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Catholic Diocese of St. Petersburg releases new details of money spent on sexual abuse cases

Over the past two decades, the Roman Catholic Diocese of St. Petersburg has spent $4.7 million to settle sexual abuse cases.

Bishop Robert N. Lynch made the revelation in a letter tucked into church bulletins over Memorial Day weekend.

Lynch said in the letter he was providing the information "in a spirit of transparency."

"Given the stories that have come out internationally and nationally regarding sexual misconduct by priests and others, I wanted to issue an updated report at this time," wrote the bishop, who last gave a report addressing the scandal in May 2006.

In his letter, Lynch said $1.8 million has been paid out during the past five years, with an additional $273,000 to assist victims with counseling and $123,000 in legal fees and costs. About 20 percent of the money paid out over the past 21 years was covered by insurance, with the remainder drawn from insurance reserves.

"We have never appealed for special funds or conducted our annual pastoral appeal to cover these financial commitments," Lynch wrote.

A local victims' advocate is surprised at the sums involved.

"That's a lot of money," said Martha Jean Lorenzo, Tampa Bay area representative for the Survivors Network of those Abused by Priests. SNAP claims more than 10,000 members in the United States, Canada, Mexico and Europe.

In January, SNAP revealed that the diocese had agreed to a $75,000 settlement with a man who accused Monsignor Norman Balthazar, a former priest at Christ the King in Tampa, of sexual abuse. SNAP had accused Lynch of keeping silent about the allegations against Balthazar and the settlement. Diocese spokesman Frank Murphy confirmed the settlement and said then that since the alleged abuse happened to an adult, the diocese did not have to make it public.

Around the country, the church has made much larger payouts. In 2007, the Archdiocese of Los Angeles agreed to pay $660 million to more than 500 victims. That same year, the Diocese of San Diego agreed to a settlement that would pay close to $200 million to 144 victims. In March, the Oregon Province of the Society of Jesus, an order of Catholic priests, agreed to pay $166 million to more than 500 American Indians and Alaska natives abused at the order's boarding schools.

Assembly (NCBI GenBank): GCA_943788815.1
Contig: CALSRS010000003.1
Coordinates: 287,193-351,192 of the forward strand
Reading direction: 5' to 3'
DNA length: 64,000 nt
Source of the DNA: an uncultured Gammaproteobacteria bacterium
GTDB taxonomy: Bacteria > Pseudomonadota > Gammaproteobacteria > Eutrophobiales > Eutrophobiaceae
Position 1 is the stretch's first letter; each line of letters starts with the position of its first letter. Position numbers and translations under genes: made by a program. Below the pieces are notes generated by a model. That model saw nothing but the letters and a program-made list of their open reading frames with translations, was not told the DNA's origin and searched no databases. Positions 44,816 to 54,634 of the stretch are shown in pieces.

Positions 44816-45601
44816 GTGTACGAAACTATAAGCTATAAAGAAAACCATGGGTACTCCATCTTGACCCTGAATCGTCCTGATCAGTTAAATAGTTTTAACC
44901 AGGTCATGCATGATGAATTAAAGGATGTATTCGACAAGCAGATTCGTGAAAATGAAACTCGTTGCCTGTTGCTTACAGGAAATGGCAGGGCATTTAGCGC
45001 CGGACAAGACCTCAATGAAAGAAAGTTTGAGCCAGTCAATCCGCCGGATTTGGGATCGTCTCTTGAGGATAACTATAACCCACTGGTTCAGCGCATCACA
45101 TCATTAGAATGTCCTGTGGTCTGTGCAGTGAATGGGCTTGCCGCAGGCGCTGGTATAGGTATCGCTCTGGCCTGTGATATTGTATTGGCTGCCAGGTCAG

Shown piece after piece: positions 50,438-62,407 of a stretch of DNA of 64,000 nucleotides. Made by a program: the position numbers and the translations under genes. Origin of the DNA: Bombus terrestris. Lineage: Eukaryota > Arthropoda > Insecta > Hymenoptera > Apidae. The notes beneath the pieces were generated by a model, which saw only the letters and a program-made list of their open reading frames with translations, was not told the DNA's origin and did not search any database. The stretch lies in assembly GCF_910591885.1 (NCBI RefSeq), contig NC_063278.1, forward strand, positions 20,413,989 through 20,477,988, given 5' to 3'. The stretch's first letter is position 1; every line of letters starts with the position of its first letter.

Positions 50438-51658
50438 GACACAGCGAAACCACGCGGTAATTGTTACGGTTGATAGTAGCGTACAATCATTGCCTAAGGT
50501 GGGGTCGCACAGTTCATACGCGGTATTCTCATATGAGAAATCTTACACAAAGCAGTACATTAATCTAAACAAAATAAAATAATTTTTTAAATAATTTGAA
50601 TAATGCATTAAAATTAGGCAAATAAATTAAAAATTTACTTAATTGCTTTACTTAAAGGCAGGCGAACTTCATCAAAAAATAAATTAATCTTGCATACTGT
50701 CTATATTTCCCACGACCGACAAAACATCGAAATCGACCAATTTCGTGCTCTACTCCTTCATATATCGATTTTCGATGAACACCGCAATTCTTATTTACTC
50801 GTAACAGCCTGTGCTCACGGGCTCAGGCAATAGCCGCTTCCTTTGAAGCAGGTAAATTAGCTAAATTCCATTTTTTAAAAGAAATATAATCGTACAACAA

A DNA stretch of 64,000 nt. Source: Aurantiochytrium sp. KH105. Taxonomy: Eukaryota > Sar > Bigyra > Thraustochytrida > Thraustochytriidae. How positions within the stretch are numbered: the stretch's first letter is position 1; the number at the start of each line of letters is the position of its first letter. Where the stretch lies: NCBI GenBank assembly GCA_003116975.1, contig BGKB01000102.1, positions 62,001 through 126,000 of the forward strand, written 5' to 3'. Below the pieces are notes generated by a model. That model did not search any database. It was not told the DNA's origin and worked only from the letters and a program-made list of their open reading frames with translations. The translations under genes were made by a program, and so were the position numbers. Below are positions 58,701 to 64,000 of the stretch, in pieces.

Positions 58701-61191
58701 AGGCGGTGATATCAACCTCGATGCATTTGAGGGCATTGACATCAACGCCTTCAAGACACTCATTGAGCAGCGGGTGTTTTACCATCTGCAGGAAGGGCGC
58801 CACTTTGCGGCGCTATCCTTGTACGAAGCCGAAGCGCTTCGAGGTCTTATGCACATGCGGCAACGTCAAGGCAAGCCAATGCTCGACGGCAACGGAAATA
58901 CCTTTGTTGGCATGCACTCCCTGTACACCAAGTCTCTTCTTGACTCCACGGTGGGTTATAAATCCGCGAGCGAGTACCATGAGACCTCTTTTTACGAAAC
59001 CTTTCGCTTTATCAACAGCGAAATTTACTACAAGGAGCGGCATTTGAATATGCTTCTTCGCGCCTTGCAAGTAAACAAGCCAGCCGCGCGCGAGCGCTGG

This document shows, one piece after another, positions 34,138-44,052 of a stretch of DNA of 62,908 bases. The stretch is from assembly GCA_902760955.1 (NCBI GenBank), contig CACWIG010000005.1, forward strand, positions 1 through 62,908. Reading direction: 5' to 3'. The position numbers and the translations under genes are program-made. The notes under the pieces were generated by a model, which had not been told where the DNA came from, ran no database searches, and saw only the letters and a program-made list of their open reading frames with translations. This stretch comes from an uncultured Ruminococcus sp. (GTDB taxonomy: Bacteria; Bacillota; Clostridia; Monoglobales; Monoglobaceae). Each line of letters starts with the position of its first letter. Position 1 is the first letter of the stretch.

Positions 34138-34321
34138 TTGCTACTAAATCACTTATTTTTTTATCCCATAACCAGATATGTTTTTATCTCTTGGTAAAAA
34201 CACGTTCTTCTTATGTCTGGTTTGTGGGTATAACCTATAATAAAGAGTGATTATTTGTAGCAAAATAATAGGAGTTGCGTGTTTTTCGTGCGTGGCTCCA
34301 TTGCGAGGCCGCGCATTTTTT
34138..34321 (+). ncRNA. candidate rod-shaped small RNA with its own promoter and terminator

In his letter to parishioners, Lynch said a total of 12 priests have been involved in 69 "credible" cases of sexual misconduct involving minors. Two of those priests were responsible for 49 cases. Four of the priests worked locally, but had come from other dioceses. Additionally, seven minors were abused by three lay employees. A list of those accused is posted on the diocese's website.

Lorenzo said the list is incomplete since it does not include names of priests from other dioceses who have served locally. Balthazar, the former Christ the King priest, also is not listed. Murphy said his "was not a credible accusation with a minor."

Lynch previewed his "letter to the people of the Diocese of St. Petersburg" in his blog before it appeared in parish bulletins. In it, he apologized to victims "for the psychological, emotional and faith harm" caused and "the deep pain and distrust which lingers." In his blog he asked fellow Catholics to understand their pain.

Lorenzo called the bishop's sentiments "appropriate and noteworthy."

"I think that Bishop Lynch has really grown in his ability to sift through the pain and suffering that victims endure daily and I am hopeful as a leader in the SNAP organization that he will continue to give each victim and his and her story the utmost courtesy and fair outcome," she said.

Lynch wrote that issuing the report was difficult, "because it reopens wounds caused by those who have hurt our children." Though he wrote that he takes comfort in several things, among them that safeguards appear to be working. Accusations of sexual misconduct against minors have diminished and nearly all allegations are more than 20 years old, he wrote.

"The most important thing I can do as your bishop is to take steps to ensure that we, as the church here in the Diocese of St. Petersburg, do everything reasonably possible to protect our children and vulnerable adults," wrote the bishop, whose diocese of 425,000 Catholics covers Pinellas, Hillsborough, Pasco, Hernando and Citrus counties.

Times researcher Caryn Baird contributed to this article. Reach Waveney Ann Moore at wmoore@sptimes.com or (727) 892-2283.

On the web

To read the letter by Bishop Robert N. Lynch and see the list of priests, visit www.dosp.org.

Catholic Diocese of St. Petersburg releases new details of money spent on sexual abuse cases 06/01/11 [Last modified: Thursday, June 2, 2011 8:04am]
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